MUNICH Russia's foreign minister demanded on Saturday that a draft U.N. Security Council resolution on Syria be amended to avoid giving the impression that the world body was taking sides in a civil war, but Washington still held out for 'yes' vote from Moscow.
Sergei Lavrov warned of a "scandal" if the Security Council voted on the current version on Saturday as planned. He met U.S. Secretary of State Hillary Clinton in Munich for what one U.S. official called very "vigorous" talks on Syria.
A State Department official said afterwards that Washington still hoped for "the strongest possible consensus" at the U.N. Reports from activists that 200 people were killed in shelling by government troops in the city of Homs added a new sense of urgency to the diplomatic negotiations.
"We are not saying that this resolution is hopeless," the Russian minister told policymakers and experts at the Munich Security Conference. However, it remained unclear whether the differences between Russia and other nations on the Security Council could be bridged.
Russia's main objection to the draft resolution is that it sets down measures to be taken against the government of President Bashar al-Assad, but not against what Lavrov said were armed groups who were manipulating peaceful protesters.
"Unless you do it both ways, you are taking sides in a civil war," Lavrov told the conference, saying the current draft "does not suit us at all" and warning of "a scandal" if it goes to the vote, suggesting that Russia could veto it.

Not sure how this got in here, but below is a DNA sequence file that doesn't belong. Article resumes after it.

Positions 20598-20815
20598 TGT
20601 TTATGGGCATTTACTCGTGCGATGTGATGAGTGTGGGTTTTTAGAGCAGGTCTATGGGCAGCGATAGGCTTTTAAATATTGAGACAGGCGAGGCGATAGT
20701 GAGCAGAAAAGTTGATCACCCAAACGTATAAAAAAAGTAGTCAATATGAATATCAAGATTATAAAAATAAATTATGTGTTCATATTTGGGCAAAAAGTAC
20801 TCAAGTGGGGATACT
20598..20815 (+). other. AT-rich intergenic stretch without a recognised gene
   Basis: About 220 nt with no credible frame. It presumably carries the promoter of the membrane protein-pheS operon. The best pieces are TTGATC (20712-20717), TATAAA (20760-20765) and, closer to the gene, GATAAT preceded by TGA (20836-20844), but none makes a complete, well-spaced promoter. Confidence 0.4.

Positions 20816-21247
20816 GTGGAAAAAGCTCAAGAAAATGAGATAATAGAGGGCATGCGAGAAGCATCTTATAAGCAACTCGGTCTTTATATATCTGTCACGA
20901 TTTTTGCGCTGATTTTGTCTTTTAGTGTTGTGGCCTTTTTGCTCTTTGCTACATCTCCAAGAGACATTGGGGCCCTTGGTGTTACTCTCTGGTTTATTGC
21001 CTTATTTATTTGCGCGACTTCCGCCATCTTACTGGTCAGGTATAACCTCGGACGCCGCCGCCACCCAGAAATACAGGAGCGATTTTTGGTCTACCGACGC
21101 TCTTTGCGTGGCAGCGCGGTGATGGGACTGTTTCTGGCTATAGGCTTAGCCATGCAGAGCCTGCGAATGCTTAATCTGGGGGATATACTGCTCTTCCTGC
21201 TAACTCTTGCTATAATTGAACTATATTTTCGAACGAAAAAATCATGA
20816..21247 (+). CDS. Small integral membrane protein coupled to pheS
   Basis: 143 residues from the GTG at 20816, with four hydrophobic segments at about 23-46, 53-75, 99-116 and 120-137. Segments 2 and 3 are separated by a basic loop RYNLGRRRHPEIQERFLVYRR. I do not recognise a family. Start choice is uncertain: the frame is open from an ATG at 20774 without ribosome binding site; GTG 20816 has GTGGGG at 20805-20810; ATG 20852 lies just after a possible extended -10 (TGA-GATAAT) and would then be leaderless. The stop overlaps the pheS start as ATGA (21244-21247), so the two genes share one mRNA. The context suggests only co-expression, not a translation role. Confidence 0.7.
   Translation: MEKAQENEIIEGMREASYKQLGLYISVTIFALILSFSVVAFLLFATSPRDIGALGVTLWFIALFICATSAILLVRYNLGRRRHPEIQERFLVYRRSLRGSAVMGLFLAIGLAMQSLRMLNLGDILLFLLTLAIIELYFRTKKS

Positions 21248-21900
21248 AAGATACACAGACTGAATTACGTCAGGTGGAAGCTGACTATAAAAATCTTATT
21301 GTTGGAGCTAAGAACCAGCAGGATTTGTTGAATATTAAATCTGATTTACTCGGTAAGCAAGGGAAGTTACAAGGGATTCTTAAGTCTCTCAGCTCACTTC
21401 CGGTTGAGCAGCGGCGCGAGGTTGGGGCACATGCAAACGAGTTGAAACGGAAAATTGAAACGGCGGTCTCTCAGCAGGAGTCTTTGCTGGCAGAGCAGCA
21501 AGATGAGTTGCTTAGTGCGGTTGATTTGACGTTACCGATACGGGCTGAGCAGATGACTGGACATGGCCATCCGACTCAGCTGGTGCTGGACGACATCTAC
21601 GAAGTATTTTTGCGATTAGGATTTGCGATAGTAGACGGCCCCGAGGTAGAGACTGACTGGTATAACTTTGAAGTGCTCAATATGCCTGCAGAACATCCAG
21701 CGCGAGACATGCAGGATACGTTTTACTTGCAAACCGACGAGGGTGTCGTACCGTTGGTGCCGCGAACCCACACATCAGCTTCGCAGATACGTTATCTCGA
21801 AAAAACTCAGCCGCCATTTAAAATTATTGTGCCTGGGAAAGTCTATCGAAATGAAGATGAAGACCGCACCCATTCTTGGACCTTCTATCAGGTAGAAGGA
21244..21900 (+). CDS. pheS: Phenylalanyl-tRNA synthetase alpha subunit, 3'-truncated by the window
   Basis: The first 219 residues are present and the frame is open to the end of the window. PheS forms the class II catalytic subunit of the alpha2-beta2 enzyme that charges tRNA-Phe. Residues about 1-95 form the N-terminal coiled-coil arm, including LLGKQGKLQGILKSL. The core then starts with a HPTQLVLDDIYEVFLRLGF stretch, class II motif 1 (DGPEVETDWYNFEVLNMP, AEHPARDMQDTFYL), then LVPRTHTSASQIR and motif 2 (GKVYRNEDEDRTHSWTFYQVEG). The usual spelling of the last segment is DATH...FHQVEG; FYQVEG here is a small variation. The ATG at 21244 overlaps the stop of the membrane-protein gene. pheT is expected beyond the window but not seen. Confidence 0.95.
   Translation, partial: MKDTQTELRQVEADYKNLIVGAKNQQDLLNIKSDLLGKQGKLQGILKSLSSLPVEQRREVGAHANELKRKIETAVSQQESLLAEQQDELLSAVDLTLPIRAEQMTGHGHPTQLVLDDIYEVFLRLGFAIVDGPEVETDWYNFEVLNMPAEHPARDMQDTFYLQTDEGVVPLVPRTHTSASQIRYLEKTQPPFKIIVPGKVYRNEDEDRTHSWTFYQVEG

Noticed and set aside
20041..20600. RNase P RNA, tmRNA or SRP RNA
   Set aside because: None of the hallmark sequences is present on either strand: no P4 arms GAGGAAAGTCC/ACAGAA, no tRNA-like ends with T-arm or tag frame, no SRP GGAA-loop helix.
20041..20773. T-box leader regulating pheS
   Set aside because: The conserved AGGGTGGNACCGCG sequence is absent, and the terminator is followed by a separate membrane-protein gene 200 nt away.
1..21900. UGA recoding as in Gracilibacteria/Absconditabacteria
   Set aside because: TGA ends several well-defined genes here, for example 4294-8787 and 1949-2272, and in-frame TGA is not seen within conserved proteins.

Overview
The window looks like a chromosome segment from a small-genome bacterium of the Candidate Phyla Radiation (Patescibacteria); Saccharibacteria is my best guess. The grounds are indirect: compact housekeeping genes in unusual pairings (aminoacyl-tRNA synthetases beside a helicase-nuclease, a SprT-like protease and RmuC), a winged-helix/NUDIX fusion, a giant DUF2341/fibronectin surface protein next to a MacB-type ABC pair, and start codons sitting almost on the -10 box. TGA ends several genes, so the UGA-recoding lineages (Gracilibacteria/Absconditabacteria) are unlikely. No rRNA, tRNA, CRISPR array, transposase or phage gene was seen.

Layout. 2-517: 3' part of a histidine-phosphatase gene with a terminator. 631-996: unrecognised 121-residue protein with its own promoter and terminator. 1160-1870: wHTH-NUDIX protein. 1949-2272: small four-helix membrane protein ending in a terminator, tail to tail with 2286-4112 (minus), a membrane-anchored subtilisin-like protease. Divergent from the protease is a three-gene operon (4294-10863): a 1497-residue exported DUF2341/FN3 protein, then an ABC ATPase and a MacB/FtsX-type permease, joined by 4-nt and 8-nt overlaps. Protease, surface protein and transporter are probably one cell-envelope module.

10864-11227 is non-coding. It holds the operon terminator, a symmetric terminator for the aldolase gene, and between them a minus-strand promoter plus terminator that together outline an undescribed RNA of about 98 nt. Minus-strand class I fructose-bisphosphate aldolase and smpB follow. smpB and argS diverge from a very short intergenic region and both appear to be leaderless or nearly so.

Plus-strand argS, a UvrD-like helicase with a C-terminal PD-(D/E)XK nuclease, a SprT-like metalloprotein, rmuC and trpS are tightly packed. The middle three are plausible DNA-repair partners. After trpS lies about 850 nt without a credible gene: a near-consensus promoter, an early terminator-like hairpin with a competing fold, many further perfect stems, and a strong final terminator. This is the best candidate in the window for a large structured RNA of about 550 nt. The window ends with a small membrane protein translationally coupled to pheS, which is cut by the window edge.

The Security Council draft resolution expresses "full support" for an Arab League plan that calls for Assad to cede power.
Western and Arab nations, who have pushed for Assad to give up power after an 11-month government crackdown that the United Nations says has led to more than 5,000 deaths, are struggling to overcome Russian resistance to Security Council action.
VOTED NEEDED NOW
Earlier drafts have already been modified in response to the concerns of Russia, which has relied on Assad for a foothold in the Middle East. Russia sells weapons to Assad, who has hosted a Russian naval maintenance facility on the Mediterranean - the only Russian military base outside the former Soviet Union.
Clinton tried to impress on her Russian colleague the need for urgent Security Council action given the violence on the ground, said a senior U.S. State Department official, speaking on condition of anonymity.
"The secretary made clear that we feel, that the United States feels strongly that the U.N. Security Council should vote today," said the official, adding that the "action" now moved to the U.N. headquarters in New York.
Russian news agencies reported that Russian President Dmitry Medvedev had instructed Lavrov and foreign intelligence service chief Mikhail Fradkov to travel to Syria on Tuesday to meet Assad.
The Russian minister said in Munich his government "supports the call of the Syrian people for change" but warned that the U.N. text ignored the fact that peaceful protesters were "more and more being used by armed groups to create trouble."
The resolution made "more specific demands" of the Assad government than of such groups and condemned the former more than the latter, said Lavrov. It left the door open to outside intervention rather than ensuring a home-grown Syrian solution and appeared to predetermine the results of any action, he said.
Questioned about Russia arms sales to the Assad government, Lavrov said his country did not sell Syria the kind of small arms that could be used in internal civil conflict, and that any weapons it sold Syria could not disturb the balance of military power in the Middle East, which was tipped towards Israel.
(Additional reporting by Steve Guttermann in Moscow and William MacLean in Munich; Writing by Stephen Brown; Editing by Rosalind Russell)